• Linear Modulation Formats and their Spectra Spectrum Estimation in MATLAB Non-linear Modulation Wide-Band Modulation Continuous Phase Modulation The class of modulation formats described here is referred to as continuous-phase modulation (CPM). CPM signals are constructed by frequency modulating a pulse-amplitude modulated (PAM) signal: PAM signal: is a linearly modulated signal of the information symbols bn ∈ {±1, . . . , ±(M − 1)}: N m (t ) = ∑ hn · bn · pf (t − nT ). n =0 CPM signal: FM of m (t ) t s (t ) = A · exp(j2π m (τ ) dτ ). 0 ©2009, B.-P. Paris Wireless Communications 234
  • Linear Modulation Formats and their Spectra Spectrum Estimation in MATLAB Non-linear Modulation Wide-Band Modulation Parameters of CPM Signals The following parameters of CPM signals can be used to create a broad class of modulation formats. Alphabet size M: PAM symbols are drawn form the alphabet A = {±1, . . . , ±(M − 1)}; generally M = 2K . Modulation indices hn : play the role of frequency deviation constant fd ; Often hn = h, constant modulation index, periodic hn possible, multi-h CPM. Frequency shaping function pf (t ): pulse shape of PAM signal. Pulse length L symbol periods. L = 1: full-response CPM, L > 1: partial response CPM. Normalization: pf (t ) dt = 1/2. ©2009, B.-P. Paris Wireless Communications 235
  • Linear Modulation Formats and their Spectra Spectrum Estimation in MATLAB Non-linear Modulation Wide-Band Modulation Generating CPM Signals in MATLAB We have enough information to write a toolbox function to generate CPM signal; it has the signature function [CPMSignal, PAMSignal] = CPM(Symbols, A, h, Pulse, fsT) The body of the function calls LinearModulation to generate the PAM signal, performs numerical integration through a suitable IIR filter %% Generate PAM signal, using function LinearModulation PAMSignal = LinearModulation( Symbols, Pulse, fsT ); %% Integrate PAM signal using a filter with difference equation 30 % y(n) = y(n-1) + x(n)/fsT and multiply with 2*pi*h a = [1 -1]; b = 1/fsT; Phase = 2*pi*h*filter(b, a, PAMSignal); 35 %% Baseband equivalent signal CPMSignal = A*exp(j*Phase); ©2009, B.-P. Paris Wireless Communications 236
  • Linear Modulation Formats and their Spectra Spectrum Estimation in MATLAB Non-linear Modulation Wide-Band Modulation Using Toolbox Function CPM A typical invocation of the function CPM is as follows: %% Parameters: fsT = 20; Alphabet = [1,-1]; % 2-PAM 6 Priors = ones( size( Alphabet) ) / length(Alphabet); Ns = 20; % number of symbols Pulse = RectPulse( fsT); % Rectangular pulse A = 1; % amplitude h = 0.75; % modulation index 11 %% symbols and Signal using our functions Symbols = RandomSymbols(Ns, Alphabet, Priors); Signal = CPM(Symbols, A, h, Pulse,fsT); ©2009, B.-P. Paris Wireless Communications 237
  • Linear Modulation Formats and their Spectra Spectrum Estimation in MATLAB Non-linear Modulation Wide-Band Modulation Example: CPM with Rectangular Pulses and h = 3/4 1.5 1 Magnitude 0.5 0 5 6 7 8 9 10 11 12 13 14 15 Time/T 1 0 Phase/π −1 −2 −3 −4 5 6 7 8 9 10 11 12 13 14 15 Time/T Figure: Magnitude and Phase; CPM, M = 2, h = 3/4, full-response rectangular pulses. ©2009, B.-P. Paris Wireless Communications 238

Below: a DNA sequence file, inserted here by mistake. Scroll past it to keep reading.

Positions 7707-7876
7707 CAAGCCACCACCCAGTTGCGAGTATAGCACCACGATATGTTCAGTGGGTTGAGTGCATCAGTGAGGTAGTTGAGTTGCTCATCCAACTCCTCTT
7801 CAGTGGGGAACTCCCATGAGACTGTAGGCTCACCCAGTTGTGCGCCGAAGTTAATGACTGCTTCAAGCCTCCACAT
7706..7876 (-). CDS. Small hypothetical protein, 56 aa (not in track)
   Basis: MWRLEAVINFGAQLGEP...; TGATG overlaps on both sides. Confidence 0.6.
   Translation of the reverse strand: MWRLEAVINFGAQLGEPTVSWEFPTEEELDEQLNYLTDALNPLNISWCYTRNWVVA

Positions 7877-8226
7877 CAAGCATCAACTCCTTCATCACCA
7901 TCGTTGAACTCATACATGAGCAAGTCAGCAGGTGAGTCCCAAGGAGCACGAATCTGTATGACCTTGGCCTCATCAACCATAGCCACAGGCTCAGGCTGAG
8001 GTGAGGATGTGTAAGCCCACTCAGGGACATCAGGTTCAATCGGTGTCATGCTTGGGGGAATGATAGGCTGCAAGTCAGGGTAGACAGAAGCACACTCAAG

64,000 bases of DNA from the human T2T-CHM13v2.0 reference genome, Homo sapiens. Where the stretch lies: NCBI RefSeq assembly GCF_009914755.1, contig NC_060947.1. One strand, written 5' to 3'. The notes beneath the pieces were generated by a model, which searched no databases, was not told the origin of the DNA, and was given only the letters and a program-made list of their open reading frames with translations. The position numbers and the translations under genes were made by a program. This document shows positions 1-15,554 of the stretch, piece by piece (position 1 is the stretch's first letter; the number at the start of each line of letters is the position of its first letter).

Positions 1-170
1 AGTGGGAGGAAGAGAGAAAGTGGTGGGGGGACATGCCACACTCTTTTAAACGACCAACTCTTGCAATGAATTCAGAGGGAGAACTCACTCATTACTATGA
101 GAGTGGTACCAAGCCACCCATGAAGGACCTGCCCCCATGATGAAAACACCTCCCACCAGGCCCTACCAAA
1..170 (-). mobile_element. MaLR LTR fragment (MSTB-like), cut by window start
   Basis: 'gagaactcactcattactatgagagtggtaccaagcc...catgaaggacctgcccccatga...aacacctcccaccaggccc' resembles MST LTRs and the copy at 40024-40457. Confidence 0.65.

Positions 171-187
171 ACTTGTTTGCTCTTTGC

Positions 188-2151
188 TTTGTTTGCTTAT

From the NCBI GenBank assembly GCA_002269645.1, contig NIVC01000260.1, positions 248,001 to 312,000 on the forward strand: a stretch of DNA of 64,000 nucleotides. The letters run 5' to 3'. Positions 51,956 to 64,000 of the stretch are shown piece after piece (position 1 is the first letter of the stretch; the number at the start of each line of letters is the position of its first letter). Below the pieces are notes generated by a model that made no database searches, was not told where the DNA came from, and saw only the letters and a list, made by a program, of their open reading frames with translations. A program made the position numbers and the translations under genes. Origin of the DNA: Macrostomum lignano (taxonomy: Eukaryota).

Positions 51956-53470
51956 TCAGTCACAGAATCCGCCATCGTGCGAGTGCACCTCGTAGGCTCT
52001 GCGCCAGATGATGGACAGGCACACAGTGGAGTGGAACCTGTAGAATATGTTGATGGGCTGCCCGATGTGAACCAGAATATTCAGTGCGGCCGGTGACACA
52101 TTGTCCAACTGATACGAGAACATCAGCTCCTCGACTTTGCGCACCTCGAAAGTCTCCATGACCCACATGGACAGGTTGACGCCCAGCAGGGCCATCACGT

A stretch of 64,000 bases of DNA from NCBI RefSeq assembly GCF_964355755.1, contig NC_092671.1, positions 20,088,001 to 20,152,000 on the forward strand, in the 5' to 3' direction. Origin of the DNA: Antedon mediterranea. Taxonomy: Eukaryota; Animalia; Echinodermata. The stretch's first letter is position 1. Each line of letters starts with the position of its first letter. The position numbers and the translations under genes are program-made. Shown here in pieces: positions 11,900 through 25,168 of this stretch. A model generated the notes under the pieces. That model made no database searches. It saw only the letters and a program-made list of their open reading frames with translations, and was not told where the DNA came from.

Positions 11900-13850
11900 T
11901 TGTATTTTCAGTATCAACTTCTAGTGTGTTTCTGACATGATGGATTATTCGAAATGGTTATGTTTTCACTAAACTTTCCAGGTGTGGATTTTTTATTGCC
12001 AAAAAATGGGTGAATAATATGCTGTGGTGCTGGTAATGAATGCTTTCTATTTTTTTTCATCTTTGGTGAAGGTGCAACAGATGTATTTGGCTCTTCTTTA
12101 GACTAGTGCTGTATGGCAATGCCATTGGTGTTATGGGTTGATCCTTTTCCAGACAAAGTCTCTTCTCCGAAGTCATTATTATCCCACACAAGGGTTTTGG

• Linear Modulation Formats and their Spectra Spectrum Estimation in MATLAB Non-linear Modulation Wide-Band Modulation Example: CPM with Rectangular Pulses and h = 3/4 1.5 1 0.5 Amplitude 0 −0.5 −1 −1.5 5 6 7 8 9 10 11 12 13 14 15 Time/T Figure: Up-converted signal, fc = 2/T ; M = 2, h = 3/4, full-response rectangular pulses. ©2009, B.-P. Paris Wireless Communications 239
  • Linear Modulation Formats and their Spectra Spectrum Estimation in MATLAB Non-linear Modulation Wide-Band Modulation Example: CPM with Rectangular Pulses and h = 3/4 1 0.8 0.6 0.4 0.2 Imaginary 0 −0.2 −0.4 −0.6 −0.8 −1 −1 −0.5 0 0.5 1 Real Figure: Complex Plane Signal Trajectory; M = 2, h = 3/4, full-response rectangular pulses. ©2009, B.-P. Paris Wireless Communications 240
  • Linear Modulation Formats and their Spectra Spectrum Estimation in MATLAB Non-linear Modulation Wide-Band Modulation Excess Phase The excess phase or instantaneous phase of a CPM signal is given by t Φ(t, b ) = 2π 0 m (τ ) dτ t = 2π 0 ∑N=0 hn · bn · pf (τ − nT ) dτ n N t = 2π ∑n=0 hn · bn · 0 pf (τ − nT ) dτ = 2π ∑N=0 hn · bn · β(t − nT ), n t where β(t ) = 0 pf (τ ) dτ. pf (t ) β (t ) 1/2T 1/2 t t T 2T T 2T ©2009, B.-P. Paris Wireless Communications 241
  • Linear Modulation Formats and their Spectra Spectrum Estimation in MATLAB Non-linear Modulation Wide-Band Modulation Excess Phase The excess phase N Φ(t, b ) = 2π ∑ hn · bn · β(t − nT ) n =0 explains some of the features of CPM. The excess phase Φ(t, b ) is a continuous function of time: due to integration, Consequence: no abrupt phase changes, expect good spectral properties. Excess phase Φ(t, b ) has memory: phase depends on all preceding symbols, similar to differential encoding but with continuous phase changes. ©2009, B.-P. Paris Wireless Communications 242
  • Linear Modulation Formats and their Spectra Spectrum Estimation in MATLAB Non-linear Modulation Wide-Band Modulation Excess Phase for Full-Response CPM For full-response CPM signals, the excess phase for the n-th symbol period, nT ≤ t < (n + 1)T , can be expressed as n −1 Φ(t, b ) = πh ∑ bk + 2πhbn β(t − nT ). k =0 The two terms in the sums are easily interpreted: 1. The term θn−1 = πh ∑n−1 bk accounts for the accumulated k =0 phase from preceding symbols. We saw a similar term in connection with differential phase encoding. 2. The second term, 2πhbn β(t − nT ), describes the (continuous) phase change due to the current symbol bn . This term goes from 0 to πh over the current symbol period Similar analysis is possible for partial response CPM. ©2009, B.-P. Paris Wireless Communications 243